Go Fly a Kite
Every now and again, life throws us a gift in the guise of an opportunity. The thing is, we need to be able to recognize it for what it is and use it wisely. I saw just such an occasion a few weeks ago.
Picture two young children in a park attempting to fly a kite with their father. There is plenty of wind, but it does not seem to be coming from just one direction. This makes the kite very unstable and difficult to maneuver. Dad encourages the children to keep on trying. He suggests running with the kite while giving it more rope. This seems to work. The children run with the kite, laughing, triumphant against the wind. Then suddenly, the kite makes a loop and falls between the upper branches of a tree.
This is what I have come to call the “Choose Your Own Adventure” moment. Years ago, when my children were young, they loved to read the series of books called Chose Your Own Adventure. At the pivotal moment in the story, the reader is asked to choose between two possible courses of action. Depending on which course they chose, they are instructed to turn to a certain page which then continued the story from the moment the specific choice was made.
At this point in the park scenario, there were two choices that could have been made. This is what the Dad in our story chose to do. He had the children wait in the clearing while he went under the tree in a thicket, to assess the situation as well as the safety of the area. He then called for the children to find some long branches or sticks. That done, he came out and led the children to a safe place beneath the tree. He climbed up a sturdy branch, took the longest branch his children found and began to nudge the kite. The children went back and forth, looking up into the branches and guiding him as to the direction to move the stick. Now it became a joint effort. After about 15 minutes, the kite was free and Dad began to reel it in. The children jumped up and down cheering him on until he once again held the kite in one hand and the spool of rope in the other. Their exhilaration was palpable.
Had this father chosen the other route, the easier one, he would have thrown up his hands, called it a day and second guessed himself for having tried to fly the kite in unstable weather. If he was the type who had trouble acknowledging failure, he would have found a reason to blame the kids. The enterprise would have ended on a sour note. Kite flying would have a negative connotation for the children for a long time. The lesson they would have learned is: unless conditions are perfect, don’t try doing anything even it could be fun. Don’t endeavor, don’t take risks. Other fathers may have given up and promised their disappointed children another kite if they stopped their gripping. This would have taught them an even more negative lesson. Namely, everything is replaceable, so don’t strain yourself.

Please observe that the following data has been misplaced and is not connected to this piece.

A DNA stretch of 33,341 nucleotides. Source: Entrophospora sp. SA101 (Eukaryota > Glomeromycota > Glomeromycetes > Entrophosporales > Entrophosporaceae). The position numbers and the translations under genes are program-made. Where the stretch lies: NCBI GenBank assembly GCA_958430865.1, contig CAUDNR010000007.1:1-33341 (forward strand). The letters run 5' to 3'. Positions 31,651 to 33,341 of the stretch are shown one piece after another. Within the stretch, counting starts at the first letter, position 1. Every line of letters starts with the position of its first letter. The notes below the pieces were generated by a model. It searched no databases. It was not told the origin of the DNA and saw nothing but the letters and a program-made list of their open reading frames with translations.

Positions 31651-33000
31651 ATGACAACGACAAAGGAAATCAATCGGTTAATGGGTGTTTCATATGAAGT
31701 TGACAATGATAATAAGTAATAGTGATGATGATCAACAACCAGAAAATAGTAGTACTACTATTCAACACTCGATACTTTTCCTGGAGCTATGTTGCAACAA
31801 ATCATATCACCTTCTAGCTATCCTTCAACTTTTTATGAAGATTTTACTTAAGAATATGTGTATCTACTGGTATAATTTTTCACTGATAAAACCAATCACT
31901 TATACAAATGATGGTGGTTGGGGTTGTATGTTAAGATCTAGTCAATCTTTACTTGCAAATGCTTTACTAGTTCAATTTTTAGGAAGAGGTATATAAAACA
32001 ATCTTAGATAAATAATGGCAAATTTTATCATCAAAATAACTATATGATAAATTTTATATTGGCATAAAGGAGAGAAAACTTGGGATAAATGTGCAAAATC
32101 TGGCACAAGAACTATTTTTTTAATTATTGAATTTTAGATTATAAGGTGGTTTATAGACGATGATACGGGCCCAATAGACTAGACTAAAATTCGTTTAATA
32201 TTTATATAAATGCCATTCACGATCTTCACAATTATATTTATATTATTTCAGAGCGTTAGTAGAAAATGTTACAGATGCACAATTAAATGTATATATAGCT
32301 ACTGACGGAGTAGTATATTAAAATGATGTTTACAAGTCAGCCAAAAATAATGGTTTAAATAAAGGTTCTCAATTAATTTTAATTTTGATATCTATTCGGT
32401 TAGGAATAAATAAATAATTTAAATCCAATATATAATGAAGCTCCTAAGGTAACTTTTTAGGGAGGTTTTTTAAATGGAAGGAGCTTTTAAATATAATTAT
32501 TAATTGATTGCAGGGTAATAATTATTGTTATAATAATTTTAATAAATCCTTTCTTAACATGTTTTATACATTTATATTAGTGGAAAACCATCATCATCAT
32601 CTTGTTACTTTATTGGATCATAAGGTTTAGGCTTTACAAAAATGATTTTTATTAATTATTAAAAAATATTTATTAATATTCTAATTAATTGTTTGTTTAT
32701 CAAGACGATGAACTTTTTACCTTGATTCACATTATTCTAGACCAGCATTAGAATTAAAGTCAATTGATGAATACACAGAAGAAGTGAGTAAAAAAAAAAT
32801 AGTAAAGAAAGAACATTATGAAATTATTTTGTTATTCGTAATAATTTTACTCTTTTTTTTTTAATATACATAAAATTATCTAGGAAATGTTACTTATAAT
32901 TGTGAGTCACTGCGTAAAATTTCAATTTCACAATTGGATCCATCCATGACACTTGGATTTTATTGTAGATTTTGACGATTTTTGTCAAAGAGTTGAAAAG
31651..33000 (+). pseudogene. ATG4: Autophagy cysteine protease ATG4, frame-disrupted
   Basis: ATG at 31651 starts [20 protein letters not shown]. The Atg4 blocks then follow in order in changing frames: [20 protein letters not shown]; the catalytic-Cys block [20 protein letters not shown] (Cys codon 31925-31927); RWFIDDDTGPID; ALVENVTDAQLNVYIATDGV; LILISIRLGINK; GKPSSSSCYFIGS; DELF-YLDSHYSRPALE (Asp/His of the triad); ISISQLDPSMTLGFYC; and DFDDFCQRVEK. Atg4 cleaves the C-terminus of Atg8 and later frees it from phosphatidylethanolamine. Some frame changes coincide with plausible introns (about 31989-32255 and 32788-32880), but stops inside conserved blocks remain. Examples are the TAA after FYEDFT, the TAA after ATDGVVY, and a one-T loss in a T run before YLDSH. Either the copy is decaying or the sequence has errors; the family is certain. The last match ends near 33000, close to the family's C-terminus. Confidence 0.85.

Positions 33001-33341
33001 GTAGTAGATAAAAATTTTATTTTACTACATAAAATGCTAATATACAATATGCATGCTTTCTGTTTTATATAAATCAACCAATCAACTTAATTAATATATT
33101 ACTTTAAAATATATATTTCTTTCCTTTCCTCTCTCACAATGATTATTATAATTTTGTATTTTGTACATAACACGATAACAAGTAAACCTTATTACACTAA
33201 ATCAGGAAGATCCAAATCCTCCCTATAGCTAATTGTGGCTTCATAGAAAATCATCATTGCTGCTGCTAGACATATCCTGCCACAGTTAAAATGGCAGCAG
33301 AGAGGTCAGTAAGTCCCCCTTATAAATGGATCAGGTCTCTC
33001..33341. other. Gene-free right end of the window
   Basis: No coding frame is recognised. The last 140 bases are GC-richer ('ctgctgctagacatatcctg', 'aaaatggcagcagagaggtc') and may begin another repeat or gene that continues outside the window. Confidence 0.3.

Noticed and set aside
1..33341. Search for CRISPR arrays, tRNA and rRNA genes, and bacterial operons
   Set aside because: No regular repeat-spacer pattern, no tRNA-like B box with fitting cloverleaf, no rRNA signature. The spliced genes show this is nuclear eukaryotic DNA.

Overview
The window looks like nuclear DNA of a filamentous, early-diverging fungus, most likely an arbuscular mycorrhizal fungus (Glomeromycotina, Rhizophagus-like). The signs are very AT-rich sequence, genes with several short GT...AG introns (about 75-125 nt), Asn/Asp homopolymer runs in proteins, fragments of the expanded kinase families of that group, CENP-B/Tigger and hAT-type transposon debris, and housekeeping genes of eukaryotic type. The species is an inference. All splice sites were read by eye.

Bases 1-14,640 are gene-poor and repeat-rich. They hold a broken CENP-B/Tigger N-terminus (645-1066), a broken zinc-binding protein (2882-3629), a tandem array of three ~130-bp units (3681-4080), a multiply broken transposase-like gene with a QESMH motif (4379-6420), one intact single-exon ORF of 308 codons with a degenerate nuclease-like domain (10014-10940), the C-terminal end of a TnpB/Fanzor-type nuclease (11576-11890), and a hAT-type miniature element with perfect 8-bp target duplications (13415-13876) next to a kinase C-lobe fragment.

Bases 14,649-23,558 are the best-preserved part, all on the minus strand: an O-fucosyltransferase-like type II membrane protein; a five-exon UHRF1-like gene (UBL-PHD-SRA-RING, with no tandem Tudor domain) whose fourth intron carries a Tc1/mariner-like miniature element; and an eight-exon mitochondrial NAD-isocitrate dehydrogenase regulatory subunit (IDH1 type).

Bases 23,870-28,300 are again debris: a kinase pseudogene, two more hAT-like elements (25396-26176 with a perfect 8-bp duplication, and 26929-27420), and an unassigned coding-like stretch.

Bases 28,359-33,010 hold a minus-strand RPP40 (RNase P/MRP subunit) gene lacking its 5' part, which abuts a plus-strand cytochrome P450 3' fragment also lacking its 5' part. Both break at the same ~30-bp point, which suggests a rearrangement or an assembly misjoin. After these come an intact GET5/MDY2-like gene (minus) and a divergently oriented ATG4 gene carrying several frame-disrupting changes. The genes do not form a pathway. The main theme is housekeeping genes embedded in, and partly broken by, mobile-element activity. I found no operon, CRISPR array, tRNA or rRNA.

As it is, these children will long remember the valuable life lesson they learned that day. They will not shy away from possible failure because trying and problem solving has shown them that they actually can accomplish what at first may seem unlikely and that they can even have fun trying. They are much less likely to give up easily and they will not be lazy if things don’t work out at first. Challenges will be met with attempts at problem solving and not with an automatic sense of defeat. They will learn to be part of a team.
All this has been described as “building character” in the parenting books of yesteryear. Now, we have come to learn something else even more important and fascinating. We have actually seen how this type of response to difficult and challenging situations, repeated over time, can build and strengthen neural pathways in the brain (Daniel Siegel in The Developing Mind).
So the next time you have been given the gift of a “teachable moment” or have to make a “choose your own adventure” choice, opt for the chance to make your children better able to cope with life in the long run.